Swift’s main writing collaborator, Aaron Dessner, on the record appears on Coney Island with his band The National. Swift’s sweet and warm vocals are juxtaposed by the low and commanding presence of Dessner’s vocals, working in perfect unison to create a beautifully crafted moment on the record. The song feels like the sequel to Swift’s 2012 collaboration with Gary Lightbody of Snow Patrol, The Last Time.
ivy is a devastating love story of a married woman who finds love with another, continuing the theme of infidelity explored in no body, no crime. Full of rich and evocative metaphors, the heartbreaking track is reminiscent of illicit affairs, which featured on folklore. Both present the idea of infidelity in nuanced sympathetic light. The blues-led cowboy like me features backing vocals from Mumford & Sons‘ Marcus Mumford. “Now you hang from my lips, like the Gardens of Babylon” Swift sings on the track about finding love with someone who shares similarities with you.
If you’re a Swift fan, you know the importance of the number thirteen. Track thirteen on folklore explored the experiences of Swift's Grandfather in the military. evermore’s thirteenth track is titled marjorie, a tribute to Swift’s late grandmother. On the song, Swift navigates emotions off loss, whilst knowing that her grandmother lives on in her and will forever be in her mind and her heart. Having recently lost my grandfather, the emotional track struck a chord. Swift manages to perfectly encapsulate the feelings and thoughts that run through your head, wishing you asked more questions and held onto things as mundane as grocery receipts, clinging to a tangible object that reminds you of your loved one.
closure jumps from time signature to time signature, something Dessner is known to do within his own experimental music. The song explores an ex-lover wanting to force their closure upon you, wanting to be on good terms to make themselves feel better. The record closes with the title track, evermore. Featuring Bon Iver vocalist Justin Vernon, the piece ends the second chapter of Swift’s folk exploration perfectly. Drenched in emotive piano and brilliant vocal performances from both artists, the song continues the frosty interaction of previous lovers that featured on their collaboration earlier this year, exile. Building to a euphoric ending, the record ends with the lyric “This pain wouldn't be for evermore”, a message that is needed more than ever after the tumultuous year of 2020.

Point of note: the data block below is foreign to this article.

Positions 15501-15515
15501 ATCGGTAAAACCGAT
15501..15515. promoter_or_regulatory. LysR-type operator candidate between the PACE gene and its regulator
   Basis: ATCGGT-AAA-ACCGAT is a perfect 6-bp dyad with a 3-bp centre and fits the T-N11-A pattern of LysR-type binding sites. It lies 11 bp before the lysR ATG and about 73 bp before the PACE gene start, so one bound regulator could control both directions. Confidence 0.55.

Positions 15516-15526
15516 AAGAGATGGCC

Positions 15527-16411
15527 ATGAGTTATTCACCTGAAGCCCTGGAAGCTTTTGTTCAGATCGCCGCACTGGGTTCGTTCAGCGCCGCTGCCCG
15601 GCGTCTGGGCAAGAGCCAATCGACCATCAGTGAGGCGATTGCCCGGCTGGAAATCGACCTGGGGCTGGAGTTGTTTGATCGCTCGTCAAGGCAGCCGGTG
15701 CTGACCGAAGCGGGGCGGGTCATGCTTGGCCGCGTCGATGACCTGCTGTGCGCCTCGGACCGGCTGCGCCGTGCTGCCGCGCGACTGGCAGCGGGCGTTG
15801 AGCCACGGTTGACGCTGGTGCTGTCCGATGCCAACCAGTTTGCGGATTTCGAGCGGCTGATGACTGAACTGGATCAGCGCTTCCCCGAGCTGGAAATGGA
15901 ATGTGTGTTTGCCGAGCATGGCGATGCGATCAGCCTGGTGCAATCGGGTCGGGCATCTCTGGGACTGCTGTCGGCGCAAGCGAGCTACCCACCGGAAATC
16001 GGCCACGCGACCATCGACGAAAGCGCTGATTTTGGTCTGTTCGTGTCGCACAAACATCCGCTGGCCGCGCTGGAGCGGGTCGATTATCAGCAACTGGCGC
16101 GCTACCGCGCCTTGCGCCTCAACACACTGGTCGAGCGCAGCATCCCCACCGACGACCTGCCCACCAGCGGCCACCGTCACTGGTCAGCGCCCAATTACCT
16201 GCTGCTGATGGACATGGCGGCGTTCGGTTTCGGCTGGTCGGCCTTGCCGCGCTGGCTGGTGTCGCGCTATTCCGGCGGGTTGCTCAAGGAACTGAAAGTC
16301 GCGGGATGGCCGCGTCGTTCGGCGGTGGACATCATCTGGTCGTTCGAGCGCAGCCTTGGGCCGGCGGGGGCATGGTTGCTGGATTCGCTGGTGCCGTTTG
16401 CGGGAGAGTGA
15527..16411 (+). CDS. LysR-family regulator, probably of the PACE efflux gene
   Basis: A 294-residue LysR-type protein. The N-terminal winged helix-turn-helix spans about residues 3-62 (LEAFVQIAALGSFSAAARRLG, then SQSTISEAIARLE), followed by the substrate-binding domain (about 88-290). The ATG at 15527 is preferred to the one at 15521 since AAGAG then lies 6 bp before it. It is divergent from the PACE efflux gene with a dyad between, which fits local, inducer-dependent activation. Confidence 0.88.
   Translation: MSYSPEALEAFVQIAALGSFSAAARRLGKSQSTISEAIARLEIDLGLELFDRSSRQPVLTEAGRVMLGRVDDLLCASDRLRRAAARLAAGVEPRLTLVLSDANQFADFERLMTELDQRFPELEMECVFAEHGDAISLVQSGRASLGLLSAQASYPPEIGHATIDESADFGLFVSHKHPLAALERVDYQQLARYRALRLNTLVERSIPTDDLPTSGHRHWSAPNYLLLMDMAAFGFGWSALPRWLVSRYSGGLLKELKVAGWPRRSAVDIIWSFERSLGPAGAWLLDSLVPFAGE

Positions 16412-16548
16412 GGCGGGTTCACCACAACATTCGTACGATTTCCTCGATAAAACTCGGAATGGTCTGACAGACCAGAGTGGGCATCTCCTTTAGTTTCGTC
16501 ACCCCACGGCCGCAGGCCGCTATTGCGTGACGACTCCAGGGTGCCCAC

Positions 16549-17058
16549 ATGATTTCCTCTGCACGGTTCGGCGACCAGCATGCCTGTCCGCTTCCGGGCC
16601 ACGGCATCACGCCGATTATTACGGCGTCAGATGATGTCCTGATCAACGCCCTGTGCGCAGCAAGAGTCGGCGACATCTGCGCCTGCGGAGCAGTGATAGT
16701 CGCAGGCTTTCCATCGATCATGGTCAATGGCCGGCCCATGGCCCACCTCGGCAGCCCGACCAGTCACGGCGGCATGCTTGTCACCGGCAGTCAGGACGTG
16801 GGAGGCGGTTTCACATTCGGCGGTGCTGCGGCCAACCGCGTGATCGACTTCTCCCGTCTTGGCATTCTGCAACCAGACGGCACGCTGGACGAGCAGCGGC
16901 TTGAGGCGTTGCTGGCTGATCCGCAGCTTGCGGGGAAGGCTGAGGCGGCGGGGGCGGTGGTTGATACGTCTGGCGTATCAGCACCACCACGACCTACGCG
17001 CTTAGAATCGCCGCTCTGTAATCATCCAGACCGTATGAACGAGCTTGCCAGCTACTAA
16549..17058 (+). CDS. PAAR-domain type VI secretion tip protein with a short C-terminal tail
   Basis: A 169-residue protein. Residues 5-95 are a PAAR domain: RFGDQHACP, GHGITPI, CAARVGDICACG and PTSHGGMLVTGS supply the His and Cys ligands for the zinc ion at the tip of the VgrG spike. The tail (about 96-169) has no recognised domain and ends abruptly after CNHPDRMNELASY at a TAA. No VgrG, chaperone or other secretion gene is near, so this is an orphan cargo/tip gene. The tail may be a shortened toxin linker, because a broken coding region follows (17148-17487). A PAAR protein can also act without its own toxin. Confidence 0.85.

Once again, Swift has proved she knows no boundaries. Her foray into the sonics of folk and alternative sounds is soothing and comforting, whilst also distracting you from the realities of the world for sixty one minutes. Complete with vivid lyricism and Swift’s trademark knack for storytelling, the record is more subdued than its predecessor, but just as sharp and innovative. Full of dreamscapes and breathtaking vocal performances from Swift and her collaborators, the record once again brings the magical nature of Swift’s earlier record into a more mature light. This spectrum of emotions and sounds is dark yet beautiful, fearless yet pulled back, perfectly imperfect, subtle and introspective. Swift’s venture further into the woods she explored on folklore proves to be another standout moment in the musicians career.
evermore is out now!